Memories of the life of Princess of Wales’ stepmother
- Credit: Alamy Stock Photo
Ex-BBC court correspondent Michael Cole recalls life of Countess Raine Spencer, stepmother of Princess Diana
My phone rang. “Hello”, said a friendly voice. “This is Lady Dartmouth. I am chairman of the GLC Historic Buildings Board. We are saving the Coutts Bank headquarters. It’s a good story. Would you be kind enough to bring your cameras down to The Strand?”
I said “Yes”. Of course I did. In 1969, I was a young BBC television reporter. Politicians didn’t ring me. Yet here was one of the most famous women in the country, later to become even more famous as Countess Raine Spencer, bothering to do her own PR work.
And when the camera crew and I arrived, she confided: “And when we have stopped them pulling down Coutts’ lovely façade, we are going to save Covent Garden”.
And she did. Faced with what she called “the excessively destructive plan by the GLC”, she resigned; a very hard thing for her to do because loyalty to the Tory party was second nature. But it had the desired effect.
There should be a statue of her in Covent Garden because the historic market would not exist but for Raine. She acted at a time when very few people were prepared to fight to save our threatened buildings.
I knew Raine for 48 years. I never heard her say a bad word about anyone. That was not her style. From the very beginning, Raine was undeniably a class act.
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A notably beautiful child, she was viewed in her cradle by the infant Princess Elizabeth who declared, not unreasonably, “Raine - what a funny name”.
Raine was Deb of the Season and Bride of the Year, with 12 bridesmaids, even more than the grown-up Princess Elizabeth who had married the previous year.
Raine married three titled men - she was famously ‘three times a Countess’. She was the mother of four talented children with eight devoted grandchildren.
Her own great talent was for friendship. She had a wonderful sense of humour. But the jokes were always on her.
I once asked if she could remember all the names and titles she had had since was born Miss Raine MaCorquodale in 1929. She accepted the challenge. She went through the list but suddenly paused: “Then I became Lady Lewisham” she said. “You know, Lewisham, where the buses go to”. Giggle.
I asked her advice once about what I should buy my wife, Jane, for her birthday: Raine looked at me. “People say it’s the thought that counts, Michael, but it’s the jewels that count!”
It is just possible that Raine was the original busy woman to whom you gave a difficult job with absolute confidence that the job would be done. I know little of astrology but I have met a few Virgos in my time and married one. They are all organised, hard-working, conscientious, reliable and loyal.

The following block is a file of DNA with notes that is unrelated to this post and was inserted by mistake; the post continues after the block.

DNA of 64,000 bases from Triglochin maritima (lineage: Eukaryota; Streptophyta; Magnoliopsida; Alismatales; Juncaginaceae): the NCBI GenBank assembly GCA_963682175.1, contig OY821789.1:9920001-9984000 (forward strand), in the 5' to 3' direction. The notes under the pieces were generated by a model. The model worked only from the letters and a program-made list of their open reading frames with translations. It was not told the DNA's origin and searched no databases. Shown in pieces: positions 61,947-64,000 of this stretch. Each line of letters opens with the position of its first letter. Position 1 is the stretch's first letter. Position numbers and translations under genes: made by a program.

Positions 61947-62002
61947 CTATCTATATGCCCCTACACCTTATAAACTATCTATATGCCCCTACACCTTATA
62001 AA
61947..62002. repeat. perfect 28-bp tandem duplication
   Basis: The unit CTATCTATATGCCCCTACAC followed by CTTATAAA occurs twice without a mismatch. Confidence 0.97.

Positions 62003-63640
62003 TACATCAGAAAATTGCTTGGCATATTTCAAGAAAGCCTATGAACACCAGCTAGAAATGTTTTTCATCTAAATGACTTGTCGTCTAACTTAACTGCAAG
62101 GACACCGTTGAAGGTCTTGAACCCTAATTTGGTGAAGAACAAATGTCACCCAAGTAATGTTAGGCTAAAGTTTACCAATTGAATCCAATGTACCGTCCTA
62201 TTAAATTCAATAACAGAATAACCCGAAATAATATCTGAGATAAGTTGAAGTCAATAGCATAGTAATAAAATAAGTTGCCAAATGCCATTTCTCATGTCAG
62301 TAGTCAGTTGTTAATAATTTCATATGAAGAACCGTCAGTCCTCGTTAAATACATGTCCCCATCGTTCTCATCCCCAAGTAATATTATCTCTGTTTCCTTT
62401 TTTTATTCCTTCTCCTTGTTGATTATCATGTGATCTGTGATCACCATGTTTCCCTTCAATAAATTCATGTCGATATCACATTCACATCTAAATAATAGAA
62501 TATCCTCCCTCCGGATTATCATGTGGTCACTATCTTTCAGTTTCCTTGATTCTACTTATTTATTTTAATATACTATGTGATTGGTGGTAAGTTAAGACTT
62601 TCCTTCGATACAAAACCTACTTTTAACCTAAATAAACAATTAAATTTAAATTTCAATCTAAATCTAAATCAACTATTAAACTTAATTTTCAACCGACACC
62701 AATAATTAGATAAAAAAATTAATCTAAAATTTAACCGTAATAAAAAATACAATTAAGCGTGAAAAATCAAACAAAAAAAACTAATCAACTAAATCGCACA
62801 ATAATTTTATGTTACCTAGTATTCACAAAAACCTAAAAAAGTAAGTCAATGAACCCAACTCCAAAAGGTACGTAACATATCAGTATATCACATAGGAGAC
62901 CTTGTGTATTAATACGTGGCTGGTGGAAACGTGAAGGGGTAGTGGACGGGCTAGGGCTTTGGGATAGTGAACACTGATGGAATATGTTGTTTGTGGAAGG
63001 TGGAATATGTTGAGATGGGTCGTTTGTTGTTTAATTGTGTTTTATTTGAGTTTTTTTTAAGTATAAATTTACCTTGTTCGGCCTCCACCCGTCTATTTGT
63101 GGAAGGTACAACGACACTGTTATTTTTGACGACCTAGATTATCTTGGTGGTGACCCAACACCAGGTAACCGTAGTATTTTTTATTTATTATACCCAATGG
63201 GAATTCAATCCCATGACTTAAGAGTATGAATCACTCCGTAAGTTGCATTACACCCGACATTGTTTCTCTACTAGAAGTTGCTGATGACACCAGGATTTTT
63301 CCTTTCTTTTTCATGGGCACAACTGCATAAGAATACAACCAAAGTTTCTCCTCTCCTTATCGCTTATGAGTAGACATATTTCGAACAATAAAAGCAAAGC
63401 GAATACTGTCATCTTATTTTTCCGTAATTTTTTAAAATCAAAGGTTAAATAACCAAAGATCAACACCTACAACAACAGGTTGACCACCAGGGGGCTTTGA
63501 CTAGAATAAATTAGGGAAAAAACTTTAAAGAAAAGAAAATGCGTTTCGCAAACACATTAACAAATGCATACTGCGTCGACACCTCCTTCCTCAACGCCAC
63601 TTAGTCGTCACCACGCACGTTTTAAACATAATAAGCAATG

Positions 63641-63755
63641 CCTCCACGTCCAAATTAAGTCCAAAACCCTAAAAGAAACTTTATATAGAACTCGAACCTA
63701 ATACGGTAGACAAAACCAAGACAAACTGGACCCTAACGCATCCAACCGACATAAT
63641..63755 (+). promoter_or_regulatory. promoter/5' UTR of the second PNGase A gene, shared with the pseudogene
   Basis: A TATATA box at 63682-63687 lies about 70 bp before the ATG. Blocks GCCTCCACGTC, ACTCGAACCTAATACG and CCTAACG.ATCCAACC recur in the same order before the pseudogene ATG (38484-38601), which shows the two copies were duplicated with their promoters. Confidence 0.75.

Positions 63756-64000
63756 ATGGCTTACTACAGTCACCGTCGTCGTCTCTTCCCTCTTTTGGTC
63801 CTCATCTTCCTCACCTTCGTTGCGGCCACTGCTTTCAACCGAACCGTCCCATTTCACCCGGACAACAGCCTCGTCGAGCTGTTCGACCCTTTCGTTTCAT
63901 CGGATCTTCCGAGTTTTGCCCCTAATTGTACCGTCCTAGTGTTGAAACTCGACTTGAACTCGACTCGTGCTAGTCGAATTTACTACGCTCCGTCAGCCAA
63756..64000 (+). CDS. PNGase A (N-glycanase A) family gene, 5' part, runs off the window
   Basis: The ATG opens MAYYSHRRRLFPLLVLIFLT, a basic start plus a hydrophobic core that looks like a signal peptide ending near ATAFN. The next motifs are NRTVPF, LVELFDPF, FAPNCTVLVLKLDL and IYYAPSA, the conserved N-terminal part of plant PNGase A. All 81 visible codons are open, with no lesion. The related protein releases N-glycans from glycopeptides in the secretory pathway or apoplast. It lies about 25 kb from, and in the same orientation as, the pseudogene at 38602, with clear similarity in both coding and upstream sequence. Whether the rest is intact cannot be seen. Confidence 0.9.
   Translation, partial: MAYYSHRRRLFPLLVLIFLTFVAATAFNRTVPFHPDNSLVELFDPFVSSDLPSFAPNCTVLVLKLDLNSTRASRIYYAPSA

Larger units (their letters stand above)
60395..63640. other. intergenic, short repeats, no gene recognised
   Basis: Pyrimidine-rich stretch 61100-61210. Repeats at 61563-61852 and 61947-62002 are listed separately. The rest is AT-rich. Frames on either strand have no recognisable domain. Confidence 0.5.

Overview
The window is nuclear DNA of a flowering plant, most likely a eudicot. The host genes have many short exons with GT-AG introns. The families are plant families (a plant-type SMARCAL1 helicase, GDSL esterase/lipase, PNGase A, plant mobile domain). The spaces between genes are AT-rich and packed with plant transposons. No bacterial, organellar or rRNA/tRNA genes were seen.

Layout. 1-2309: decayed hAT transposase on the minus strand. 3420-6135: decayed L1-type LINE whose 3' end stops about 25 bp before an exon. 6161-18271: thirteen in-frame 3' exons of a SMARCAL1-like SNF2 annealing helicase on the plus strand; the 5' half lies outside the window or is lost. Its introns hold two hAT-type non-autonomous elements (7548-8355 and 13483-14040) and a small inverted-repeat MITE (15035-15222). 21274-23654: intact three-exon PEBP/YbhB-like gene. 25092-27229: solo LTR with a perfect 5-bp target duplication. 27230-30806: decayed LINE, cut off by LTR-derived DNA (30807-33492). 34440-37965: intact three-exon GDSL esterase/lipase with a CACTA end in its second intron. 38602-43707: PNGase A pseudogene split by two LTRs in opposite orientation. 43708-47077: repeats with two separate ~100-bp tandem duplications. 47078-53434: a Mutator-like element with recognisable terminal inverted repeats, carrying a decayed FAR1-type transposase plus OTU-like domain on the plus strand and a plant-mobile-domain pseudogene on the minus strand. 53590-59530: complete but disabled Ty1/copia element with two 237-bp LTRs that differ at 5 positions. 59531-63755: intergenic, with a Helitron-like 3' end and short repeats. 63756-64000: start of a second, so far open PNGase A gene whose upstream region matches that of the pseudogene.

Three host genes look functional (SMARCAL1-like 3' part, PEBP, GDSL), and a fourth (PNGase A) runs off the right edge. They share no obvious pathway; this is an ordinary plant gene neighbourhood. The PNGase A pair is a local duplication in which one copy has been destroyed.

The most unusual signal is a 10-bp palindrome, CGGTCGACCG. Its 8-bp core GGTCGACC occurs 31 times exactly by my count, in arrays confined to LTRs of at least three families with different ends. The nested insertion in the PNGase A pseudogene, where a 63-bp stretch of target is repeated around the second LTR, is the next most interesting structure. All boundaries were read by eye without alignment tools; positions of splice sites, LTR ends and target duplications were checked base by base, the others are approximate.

Raine would always say: “Duty first”. As a member of the British Tourist Association in the 1960s, she created headlines by denouncing the litter and dirty tea cups at London Airport. My mother was one of millions who cheered: at last, a woman who was prepared to speak out, who saw what needed to be done. And did it.
She gave more than 20 years to local government. Raine might have been a Margaret Thatcher, before the Iron Lady herself, had she not decided to give national politics a miss. This followed near riots outside her house in Hill Street, Mayfair, by baying mobs depicting her as London’s Marie Antoinette.
“Gerald was very good about it”, she said of her first husband, Gerald Legge, Lord Dartmouth. “But then, he had been in the Coldstream Guards at Dunkirk.”
Her achievements in public life and for charities are too many to mention but she even amazed herself by being appointed to the BBC National Agricultural Committee. “Oh, Michael, all that mud. The countryside’s not really me. I need the pavements of Mayfair under my feet”.
If ever there was a true Mayfair Lady, it was Raine. But that didn’t stop her playing a full part in Norfolk life when she and Lord Dartmouth divorced and she married the newly divorced Earl Spencer, then living at Park House, Sandringham, with his children, including of course his youngest daughter, Lady Diana Spencer.
Raine certainly did not marry ‘Johnnie’ Spencer for his money. At the time, he was on bad terms with his father who threatened to disinherit him, actually banning him from entering the county of Northamptonshire where he was Lord Lieutenant.